Some researchers tried to connect the syndrome with the activity of thiopurine methyltransferase (TPMT) or with polymorphism of the gene encoding the enzyme. TPMT is responsible for inactivation of thiopurines by a process of methylation. Overproduction of methylated derivatives in turn causes liver toxicity (Fig. 1). Unfortunately, the results of the studies were contradictory and there was no compatibility in this topic, because SOS does not seem to be the consequence of accumulation of hepatotoxic metabolites and direct damage of hepatocytes. The culprit of the injury is sinusoidal endothelial cell ischaemia followed by central venous occlusion, whereas hepatotoxicity is probably just simply the epiphenomenon [3]. Liver biopsies of patients with SOS present nodular regenerative hyperplasia (NRH) characterised by diffuse transformation of normal hepatic parenchyma into small, regenerative nodules with little to no fibrosis. There is neither inflammation nor cholestasis [18]. The mechanism by which thiopurines induce NRH is poorly understood. DeLeve et al. in 1996 suggested that the syndrome was related to sinusoidal endothelial damage associated with glutathione depletion [19]. The hypothesis was confirmed in another report, but the study was only carried out on rats [20]. It remains unclear why 6-TG causes NRH more frequently than 6-mercaptopurine (6-MP) or azathioprine (AZA). There is one main difference in the metabolism of 6-TG compared to 6-MP or AZA: its conversion is less multistage and results in an almost five-fold higher concentration of 6-TG in RBC and its active metabolites in the portal vein (first pass metabolism), leading to accumulation in zone 1 of the liver [3]. Subsequently, this initiates biologic processes leading to an imbalance between coagulation and fibrinolysis processes, deposit of fibrin in subepithelial space, and obstruction of the hepatic sinusoids [1]. In 2003 Stoneham et al. revealed that high concentrations of 6-thioguanine nucleotides (6-TGNs) in RBC in children with ALL did not correlate with more frequent incidence of SOS [21]. Nevertheless, Oancea demonstrated in his study that hypoxanthine-phosphoribosyl transferase-deficient (HPRT) mice, lacking thioguanine nucleotides, did not develop SOS, suggesting that the problem may lie in the intrinsic pathway of transforming thioguanine metabolites [22].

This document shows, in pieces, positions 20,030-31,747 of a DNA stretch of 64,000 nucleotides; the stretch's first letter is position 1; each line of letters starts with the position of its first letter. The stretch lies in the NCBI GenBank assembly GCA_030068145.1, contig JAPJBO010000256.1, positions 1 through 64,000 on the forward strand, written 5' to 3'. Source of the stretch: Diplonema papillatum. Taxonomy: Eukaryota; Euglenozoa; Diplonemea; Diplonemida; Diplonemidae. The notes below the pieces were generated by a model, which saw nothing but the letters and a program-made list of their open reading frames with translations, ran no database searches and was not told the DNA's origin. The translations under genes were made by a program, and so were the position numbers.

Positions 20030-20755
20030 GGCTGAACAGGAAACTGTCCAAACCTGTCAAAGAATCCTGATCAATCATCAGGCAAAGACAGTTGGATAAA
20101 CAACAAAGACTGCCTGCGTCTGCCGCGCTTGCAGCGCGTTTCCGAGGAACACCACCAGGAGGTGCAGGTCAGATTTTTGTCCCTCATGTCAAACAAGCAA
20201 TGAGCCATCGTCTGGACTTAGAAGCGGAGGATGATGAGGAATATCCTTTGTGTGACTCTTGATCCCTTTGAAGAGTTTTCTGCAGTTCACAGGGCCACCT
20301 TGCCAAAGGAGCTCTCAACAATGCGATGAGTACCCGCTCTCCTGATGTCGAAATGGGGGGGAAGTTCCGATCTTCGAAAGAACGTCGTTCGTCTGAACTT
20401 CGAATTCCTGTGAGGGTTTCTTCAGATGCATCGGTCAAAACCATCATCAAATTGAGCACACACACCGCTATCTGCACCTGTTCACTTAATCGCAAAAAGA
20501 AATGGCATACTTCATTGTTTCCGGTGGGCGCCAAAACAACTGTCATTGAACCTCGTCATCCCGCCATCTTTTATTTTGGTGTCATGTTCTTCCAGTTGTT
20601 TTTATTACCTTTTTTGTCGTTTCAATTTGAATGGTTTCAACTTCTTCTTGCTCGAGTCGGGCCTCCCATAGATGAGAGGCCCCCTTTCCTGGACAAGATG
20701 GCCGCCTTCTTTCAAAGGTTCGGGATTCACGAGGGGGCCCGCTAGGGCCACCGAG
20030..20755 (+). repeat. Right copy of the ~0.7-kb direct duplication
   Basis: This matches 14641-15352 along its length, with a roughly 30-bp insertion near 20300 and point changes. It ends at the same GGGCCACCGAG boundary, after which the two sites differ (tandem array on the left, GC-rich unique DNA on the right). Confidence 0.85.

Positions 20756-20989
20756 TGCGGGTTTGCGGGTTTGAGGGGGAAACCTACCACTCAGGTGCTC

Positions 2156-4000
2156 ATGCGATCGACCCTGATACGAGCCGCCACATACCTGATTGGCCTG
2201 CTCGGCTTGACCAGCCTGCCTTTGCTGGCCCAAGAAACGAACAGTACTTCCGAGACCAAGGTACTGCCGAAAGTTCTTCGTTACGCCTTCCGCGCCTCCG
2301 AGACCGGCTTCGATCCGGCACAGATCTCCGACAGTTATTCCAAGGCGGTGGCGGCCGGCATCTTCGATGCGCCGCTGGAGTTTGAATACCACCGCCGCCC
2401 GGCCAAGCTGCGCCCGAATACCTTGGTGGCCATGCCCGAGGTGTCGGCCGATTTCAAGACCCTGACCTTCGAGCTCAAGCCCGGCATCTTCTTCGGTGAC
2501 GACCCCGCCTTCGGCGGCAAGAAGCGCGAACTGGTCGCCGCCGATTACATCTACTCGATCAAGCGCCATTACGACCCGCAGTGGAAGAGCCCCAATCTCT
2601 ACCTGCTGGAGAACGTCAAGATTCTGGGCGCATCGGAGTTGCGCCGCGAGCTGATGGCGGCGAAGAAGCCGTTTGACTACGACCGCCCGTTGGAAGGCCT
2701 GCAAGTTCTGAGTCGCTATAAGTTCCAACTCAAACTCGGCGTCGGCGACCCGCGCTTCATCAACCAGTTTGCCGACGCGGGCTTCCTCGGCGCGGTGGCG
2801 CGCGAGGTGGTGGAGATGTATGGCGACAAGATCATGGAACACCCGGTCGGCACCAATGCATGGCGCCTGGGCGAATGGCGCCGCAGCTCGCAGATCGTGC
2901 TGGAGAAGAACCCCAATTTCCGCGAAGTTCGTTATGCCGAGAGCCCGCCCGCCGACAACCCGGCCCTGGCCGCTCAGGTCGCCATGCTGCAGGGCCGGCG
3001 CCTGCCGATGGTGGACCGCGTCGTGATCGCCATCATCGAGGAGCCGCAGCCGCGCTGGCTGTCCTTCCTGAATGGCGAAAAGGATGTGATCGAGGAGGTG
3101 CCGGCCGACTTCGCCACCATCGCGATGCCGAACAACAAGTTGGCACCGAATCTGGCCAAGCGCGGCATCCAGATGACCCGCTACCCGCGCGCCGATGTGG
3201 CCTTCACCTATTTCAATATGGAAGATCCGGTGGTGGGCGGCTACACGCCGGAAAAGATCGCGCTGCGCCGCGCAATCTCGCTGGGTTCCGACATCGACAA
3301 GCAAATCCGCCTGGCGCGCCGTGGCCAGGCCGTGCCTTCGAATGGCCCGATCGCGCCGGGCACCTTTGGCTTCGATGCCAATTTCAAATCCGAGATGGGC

Summing up, despite of extremely low incidence of the syndrome in current protocols of ALL treatment, patients receiving even short courses of oral 6-TG are at risk of this complication. Unlike in SOS during maintenance therapy, it is clinically different due to the severity and outcome [7]. Thus, further study is needed to find the risk factors in order to avoid the serious consequences of the disease.

The authors declare no conflict of interest.